Figure 1 Historical legacies and patch dynamics by using pollen analysis. 

In this context, novel landscapes, including native and non-native ecosystems, have had an essential role in biodiversity conservation. According to the Food and Agriculture Organization of the United Nations (FAO) and the World Food Summit (FAO 1996), food security, which can be identified as the availability and access of food, dietary needs, and stability as a synonym of sustainability, has experienced four-dimensional evolution over the last three decades. Food security has evolved by the inclusion of some international programs such as The Millennium Ecosystem Assessment (2005). This framework underpins food demand and availability in response to biodiversity loss, land cover change, and future climate scenarios (Jeffers et al. 2015). In this sense, food systems have emerged to underscore the importance of sustainable agriculture to climate change because this relationship facilitates actions in favor of integrated landscape management (Scherr et al. 2012). The components of agricultural landscape management may include protecting natural areas, restoring hydrographic basins, climate-friendly livestock systems, and others (Scherr et al. 2012). Consequently, several authors have emphasized the importance of crucial landscape components on different scales to achieve social, economic, and ecological impacts for multi-stakeholder planning (Scherr et al. 2012, Therond et al. 2017, Zimmerer et al. 2019).

The essential palynological perspectives and applications come from different farming systems. They incorporate a wide variety of short- and long-term measurements, including palynological descriptions to decrease chemical inputs in monocultures, melissopalynological studies for landscape management using mobile-agent-based ecosystem services (MABES), and historical ecology approaches to identify agricultural landscapes that transform but maintain biodiversity, such as agroforestry techniques (Nogué et al. 2018, Padureanu & Patras 2018, Matias et al. 2019). These practical studies are frequently done in certain regions in Asia-Pacific, Europe, and North and South America, such as strategies for mitigation and adaptation to climate change.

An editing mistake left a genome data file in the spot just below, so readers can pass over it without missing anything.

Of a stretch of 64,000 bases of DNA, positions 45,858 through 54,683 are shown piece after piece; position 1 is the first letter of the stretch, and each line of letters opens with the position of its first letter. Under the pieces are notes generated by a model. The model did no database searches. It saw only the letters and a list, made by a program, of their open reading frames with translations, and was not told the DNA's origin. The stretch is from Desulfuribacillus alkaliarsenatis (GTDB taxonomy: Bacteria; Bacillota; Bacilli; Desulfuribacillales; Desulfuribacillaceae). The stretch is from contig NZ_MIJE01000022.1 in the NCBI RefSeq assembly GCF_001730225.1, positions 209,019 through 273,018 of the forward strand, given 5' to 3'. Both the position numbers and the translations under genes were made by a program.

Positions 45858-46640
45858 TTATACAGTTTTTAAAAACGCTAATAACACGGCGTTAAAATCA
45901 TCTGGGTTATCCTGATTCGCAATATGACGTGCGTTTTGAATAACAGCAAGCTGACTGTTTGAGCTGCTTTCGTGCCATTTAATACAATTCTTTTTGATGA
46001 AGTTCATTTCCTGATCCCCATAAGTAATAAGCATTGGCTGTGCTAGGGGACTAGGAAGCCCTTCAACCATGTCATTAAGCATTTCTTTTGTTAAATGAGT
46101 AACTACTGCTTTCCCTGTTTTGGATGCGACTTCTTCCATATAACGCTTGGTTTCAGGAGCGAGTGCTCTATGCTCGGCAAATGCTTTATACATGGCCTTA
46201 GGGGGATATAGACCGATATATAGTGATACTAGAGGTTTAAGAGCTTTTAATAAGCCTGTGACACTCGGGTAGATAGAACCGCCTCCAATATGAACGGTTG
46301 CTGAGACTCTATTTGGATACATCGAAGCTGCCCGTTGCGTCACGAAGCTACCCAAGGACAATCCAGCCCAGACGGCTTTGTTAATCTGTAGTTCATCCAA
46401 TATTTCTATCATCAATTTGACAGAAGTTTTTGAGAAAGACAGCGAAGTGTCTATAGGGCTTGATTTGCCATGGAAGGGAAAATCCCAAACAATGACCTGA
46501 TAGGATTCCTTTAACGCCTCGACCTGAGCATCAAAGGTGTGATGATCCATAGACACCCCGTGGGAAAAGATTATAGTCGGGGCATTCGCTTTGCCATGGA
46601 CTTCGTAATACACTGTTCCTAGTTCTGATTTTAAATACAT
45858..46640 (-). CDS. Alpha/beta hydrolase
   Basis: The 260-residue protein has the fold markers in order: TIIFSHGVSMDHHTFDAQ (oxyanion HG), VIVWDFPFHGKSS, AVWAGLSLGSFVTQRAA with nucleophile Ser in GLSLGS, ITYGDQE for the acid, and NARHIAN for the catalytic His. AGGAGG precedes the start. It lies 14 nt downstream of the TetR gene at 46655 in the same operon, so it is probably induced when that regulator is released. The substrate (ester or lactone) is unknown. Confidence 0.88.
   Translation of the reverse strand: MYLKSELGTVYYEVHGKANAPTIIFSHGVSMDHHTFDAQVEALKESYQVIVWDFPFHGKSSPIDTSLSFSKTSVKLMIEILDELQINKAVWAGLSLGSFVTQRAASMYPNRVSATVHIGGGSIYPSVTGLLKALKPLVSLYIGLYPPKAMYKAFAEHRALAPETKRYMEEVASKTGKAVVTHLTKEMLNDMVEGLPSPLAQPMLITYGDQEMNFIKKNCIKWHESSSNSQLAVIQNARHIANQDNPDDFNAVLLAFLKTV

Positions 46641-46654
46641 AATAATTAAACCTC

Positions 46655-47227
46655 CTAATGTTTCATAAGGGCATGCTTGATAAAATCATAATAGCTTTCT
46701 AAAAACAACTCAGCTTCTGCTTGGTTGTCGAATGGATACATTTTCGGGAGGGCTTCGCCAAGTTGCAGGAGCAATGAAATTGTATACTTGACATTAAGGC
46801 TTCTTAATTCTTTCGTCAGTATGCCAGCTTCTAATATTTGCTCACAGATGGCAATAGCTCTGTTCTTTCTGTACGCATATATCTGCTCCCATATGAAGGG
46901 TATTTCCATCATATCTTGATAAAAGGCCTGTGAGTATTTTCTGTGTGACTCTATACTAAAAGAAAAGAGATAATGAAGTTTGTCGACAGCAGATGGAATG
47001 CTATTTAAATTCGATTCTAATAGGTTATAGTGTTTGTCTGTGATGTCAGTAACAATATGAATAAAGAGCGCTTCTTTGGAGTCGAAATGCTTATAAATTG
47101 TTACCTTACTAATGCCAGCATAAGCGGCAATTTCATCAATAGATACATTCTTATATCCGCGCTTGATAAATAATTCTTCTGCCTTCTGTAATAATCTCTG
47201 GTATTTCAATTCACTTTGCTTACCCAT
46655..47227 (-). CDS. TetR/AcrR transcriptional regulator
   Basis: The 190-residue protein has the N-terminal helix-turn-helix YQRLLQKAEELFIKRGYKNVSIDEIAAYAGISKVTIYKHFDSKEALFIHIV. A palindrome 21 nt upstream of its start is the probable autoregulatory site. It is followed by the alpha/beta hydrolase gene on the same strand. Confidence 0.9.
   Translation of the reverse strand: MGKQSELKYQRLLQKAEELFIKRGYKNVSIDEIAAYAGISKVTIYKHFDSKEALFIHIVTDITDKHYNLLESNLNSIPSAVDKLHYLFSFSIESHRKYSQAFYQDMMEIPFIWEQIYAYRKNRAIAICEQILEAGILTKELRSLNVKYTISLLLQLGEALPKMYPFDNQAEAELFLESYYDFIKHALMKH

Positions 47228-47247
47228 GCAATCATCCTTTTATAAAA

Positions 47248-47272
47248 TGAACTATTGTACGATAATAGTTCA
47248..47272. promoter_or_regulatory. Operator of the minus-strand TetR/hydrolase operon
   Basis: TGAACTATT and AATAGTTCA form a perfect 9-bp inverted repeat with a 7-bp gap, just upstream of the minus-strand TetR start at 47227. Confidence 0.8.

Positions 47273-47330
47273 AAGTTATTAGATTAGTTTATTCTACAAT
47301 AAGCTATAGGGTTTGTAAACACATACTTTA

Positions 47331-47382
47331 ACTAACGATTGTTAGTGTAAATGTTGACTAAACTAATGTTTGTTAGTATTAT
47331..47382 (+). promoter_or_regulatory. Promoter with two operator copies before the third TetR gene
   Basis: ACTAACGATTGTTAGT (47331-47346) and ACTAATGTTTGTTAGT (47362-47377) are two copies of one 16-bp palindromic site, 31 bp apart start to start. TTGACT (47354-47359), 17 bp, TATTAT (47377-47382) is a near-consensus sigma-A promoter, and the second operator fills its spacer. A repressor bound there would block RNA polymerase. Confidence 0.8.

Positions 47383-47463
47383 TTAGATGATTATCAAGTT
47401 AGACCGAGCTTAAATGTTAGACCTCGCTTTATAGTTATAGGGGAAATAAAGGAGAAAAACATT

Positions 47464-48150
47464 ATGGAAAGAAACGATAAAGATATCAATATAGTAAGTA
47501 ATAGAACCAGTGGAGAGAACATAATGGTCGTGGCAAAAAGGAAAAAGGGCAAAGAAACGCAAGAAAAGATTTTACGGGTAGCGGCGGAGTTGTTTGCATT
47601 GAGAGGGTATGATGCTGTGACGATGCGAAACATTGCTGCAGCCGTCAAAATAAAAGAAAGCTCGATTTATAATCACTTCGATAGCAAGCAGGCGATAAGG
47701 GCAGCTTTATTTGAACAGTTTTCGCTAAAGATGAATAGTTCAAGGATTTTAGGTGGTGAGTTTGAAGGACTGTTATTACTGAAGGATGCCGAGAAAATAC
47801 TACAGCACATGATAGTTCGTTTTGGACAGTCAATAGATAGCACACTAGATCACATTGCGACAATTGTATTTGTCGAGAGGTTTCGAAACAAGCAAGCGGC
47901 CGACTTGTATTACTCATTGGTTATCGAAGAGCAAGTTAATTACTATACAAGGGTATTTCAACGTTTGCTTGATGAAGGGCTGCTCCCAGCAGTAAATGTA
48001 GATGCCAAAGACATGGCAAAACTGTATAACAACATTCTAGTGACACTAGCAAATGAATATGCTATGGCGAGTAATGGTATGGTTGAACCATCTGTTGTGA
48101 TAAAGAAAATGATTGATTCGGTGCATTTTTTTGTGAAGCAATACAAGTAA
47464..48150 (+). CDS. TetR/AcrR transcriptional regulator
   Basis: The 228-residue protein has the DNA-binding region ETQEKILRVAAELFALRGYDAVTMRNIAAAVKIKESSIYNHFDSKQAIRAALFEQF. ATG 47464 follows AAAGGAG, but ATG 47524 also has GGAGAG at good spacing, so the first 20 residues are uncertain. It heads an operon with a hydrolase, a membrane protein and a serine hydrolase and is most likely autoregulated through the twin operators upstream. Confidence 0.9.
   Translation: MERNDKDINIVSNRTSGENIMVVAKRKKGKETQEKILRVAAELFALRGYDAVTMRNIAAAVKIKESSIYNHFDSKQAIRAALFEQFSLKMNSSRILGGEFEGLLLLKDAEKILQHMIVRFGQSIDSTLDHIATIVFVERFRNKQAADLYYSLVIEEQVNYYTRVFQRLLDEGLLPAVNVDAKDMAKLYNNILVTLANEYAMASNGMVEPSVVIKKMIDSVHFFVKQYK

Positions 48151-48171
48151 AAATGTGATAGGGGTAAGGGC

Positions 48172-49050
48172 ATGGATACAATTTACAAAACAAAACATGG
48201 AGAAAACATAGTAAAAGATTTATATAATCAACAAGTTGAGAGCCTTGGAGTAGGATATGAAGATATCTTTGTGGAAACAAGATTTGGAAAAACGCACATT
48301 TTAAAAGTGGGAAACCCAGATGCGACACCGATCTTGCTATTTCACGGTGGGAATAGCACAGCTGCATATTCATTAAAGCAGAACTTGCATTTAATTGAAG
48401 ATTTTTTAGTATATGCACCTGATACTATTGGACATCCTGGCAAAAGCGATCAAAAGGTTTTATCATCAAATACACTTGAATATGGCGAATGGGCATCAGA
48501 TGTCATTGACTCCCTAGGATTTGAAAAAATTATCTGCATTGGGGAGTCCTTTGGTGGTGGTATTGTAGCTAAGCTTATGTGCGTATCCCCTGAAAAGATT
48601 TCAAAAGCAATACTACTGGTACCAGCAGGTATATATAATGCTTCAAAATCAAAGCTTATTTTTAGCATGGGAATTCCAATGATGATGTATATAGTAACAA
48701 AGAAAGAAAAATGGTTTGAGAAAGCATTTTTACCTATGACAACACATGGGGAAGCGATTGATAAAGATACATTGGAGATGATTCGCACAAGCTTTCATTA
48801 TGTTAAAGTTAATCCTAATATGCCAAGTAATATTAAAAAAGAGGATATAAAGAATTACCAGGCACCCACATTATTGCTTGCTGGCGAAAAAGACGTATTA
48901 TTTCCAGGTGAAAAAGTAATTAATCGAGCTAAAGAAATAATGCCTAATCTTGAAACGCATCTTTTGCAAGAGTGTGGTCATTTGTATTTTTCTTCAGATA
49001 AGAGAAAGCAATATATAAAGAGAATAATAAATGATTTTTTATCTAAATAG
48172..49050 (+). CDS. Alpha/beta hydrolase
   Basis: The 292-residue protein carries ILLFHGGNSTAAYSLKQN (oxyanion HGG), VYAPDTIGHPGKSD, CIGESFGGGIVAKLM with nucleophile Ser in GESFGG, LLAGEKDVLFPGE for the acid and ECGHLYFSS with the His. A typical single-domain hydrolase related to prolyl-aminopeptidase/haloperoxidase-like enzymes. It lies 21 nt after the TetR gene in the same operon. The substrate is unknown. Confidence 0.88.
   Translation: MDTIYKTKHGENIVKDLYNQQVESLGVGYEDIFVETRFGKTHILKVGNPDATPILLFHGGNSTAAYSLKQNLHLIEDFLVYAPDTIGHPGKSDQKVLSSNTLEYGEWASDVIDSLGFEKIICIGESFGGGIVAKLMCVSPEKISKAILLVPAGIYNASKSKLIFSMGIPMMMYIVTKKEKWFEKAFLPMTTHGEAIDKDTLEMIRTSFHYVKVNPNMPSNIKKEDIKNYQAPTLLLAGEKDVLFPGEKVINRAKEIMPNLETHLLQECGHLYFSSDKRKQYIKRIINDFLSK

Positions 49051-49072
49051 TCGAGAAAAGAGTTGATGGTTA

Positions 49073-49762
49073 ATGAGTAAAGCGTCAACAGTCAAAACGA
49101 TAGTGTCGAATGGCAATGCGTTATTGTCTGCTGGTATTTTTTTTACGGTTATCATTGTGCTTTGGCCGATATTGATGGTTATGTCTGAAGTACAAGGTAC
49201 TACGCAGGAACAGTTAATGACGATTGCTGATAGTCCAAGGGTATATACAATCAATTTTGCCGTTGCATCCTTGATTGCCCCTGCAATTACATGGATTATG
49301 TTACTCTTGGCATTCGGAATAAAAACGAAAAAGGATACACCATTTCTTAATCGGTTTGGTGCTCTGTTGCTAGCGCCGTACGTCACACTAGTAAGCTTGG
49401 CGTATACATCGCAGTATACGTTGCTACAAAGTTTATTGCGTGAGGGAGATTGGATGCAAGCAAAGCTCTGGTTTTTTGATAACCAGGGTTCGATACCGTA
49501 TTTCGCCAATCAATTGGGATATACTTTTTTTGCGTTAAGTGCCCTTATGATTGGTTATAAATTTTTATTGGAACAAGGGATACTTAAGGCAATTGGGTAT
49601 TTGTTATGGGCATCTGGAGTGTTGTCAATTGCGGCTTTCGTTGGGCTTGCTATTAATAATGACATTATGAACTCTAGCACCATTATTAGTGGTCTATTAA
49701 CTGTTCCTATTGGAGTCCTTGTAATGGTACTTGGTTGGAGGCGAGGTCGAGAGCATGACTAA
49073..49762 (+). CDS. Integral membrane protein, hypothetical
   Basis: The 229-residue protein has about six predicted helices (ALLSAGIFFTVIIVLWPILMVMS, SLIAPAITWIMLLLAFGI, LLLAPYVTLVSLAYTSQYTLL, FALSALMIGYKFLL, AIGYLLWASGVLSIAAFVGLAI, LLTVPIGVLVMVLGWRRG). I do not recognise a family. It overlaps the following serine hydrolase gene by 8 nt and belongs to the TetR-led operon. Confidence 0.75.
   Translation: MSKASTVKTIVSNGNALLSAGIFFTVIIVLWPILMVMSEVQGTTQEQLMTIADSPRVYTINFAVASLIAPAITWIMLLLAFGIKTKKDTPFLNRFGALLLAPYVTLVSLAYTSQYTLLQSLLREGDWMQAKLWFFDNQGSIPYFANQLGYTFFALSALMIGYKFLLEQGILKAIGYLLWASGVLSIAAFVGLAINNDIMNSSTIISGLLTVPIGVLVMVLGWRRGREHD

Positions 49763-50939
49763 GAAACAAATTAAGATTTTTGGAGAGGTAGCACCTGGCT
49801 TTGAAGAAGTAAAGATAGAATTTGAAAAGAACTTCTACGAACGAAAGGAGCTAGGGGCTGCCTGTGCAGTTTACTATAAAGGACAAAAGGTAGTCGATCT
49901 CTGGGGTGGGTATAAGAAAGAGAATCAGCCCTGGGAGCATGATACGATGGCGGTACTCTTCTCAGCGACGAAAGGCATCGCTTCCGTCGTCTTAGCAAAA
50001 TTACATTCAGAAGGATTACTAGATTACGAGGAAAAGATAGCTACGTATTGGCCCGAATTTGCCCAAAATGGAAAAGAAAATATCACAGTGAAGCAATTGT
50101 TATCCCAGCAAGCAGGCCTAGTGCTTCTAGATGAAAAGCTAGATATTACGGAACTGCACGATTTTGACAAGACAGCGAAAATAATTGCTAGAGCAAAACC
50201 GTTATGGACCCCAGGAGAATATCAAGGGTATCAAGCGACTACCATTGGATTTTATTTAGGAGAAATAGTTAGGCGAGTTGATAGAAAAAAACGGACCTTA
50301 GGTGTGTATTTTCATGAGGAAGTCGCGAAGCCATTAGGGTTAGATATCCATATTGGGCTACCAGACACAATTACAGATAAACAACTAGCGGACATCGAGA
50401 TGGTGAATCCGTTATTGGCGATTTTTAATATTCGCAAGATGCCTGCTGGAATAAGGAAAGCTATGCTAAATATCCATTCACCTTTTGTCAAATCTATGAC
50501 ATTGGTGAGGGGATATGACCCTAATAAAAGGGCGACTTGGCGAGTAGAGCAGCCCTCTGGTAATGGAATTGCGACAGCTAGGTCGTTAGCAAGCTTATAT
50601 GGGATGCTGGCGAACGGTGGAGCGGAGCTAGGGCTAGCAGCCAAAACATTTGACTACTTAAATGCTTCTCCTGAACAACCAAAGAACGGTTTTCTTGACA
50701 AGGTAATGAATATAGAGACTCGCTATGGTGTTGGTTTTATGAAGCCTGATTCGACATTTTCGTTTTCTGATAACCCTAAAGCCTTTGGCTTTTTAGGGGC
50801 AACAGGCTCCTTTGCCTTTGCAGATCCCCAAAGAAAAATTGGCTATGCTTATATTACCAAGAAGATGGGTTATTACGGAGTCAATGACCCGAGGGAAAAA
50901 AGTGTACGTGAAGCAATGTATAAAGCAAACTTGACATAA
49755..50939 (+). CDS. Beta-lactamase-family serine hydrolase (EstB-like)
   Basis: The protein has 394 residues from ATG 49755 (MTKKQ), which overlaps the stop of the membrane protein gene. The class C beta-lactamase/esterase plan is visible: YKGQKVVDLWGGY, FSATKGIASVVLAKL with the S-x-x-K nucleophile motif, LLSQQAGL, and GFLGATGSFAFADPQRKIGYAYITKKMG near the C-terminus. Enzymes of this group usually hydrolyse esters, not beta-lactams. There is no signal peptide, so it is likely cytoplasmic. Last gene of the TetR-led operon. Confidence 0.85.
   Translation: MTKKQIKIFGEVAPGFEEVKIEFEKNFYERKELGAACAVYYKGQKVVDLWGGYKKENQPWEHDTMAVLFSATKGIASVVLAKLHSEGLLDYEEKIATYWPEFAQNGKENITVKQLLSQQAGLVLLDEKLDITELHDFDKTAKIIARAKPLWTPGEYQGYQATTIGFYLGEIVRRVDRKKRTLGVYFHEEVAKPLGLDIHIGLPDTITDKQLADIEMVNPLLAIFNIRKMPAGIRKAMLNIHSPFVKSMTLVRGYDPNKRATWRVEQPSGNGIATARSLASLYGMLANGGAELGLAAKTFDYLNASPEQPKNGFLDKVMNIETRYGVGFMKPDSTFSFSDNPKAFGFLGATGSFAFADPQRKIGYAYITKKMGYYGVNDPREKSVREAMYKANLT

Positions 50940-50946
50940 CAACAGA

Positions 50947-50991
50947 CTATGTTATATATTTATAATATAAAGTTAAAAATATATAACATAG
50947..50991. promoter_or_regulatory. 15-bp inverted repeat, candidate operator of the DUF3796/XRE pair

We obtained examples of palynological applications in two models of agriculture: chemical input-based farming systems and biodiversity-based farming systems (Figure 2). We identified some benefits between ecosystem services in monocultures, such as germplasm programs for livestock and control of soil erosion. In addition, we also recognized trade-offs between ecosystem services (e.g., the relevance of aquatic systems in the restoration of temperate forests) through indicators of soil quality using palynomorphs and historical ecology. These palynological applications are part of projects that may be important for transitions between agricultural systems for sustainable development as well as for the management of non-timber resources such as honey. On the other hand, as discussed below, we present the perspectives and development of palynology towards sustainability.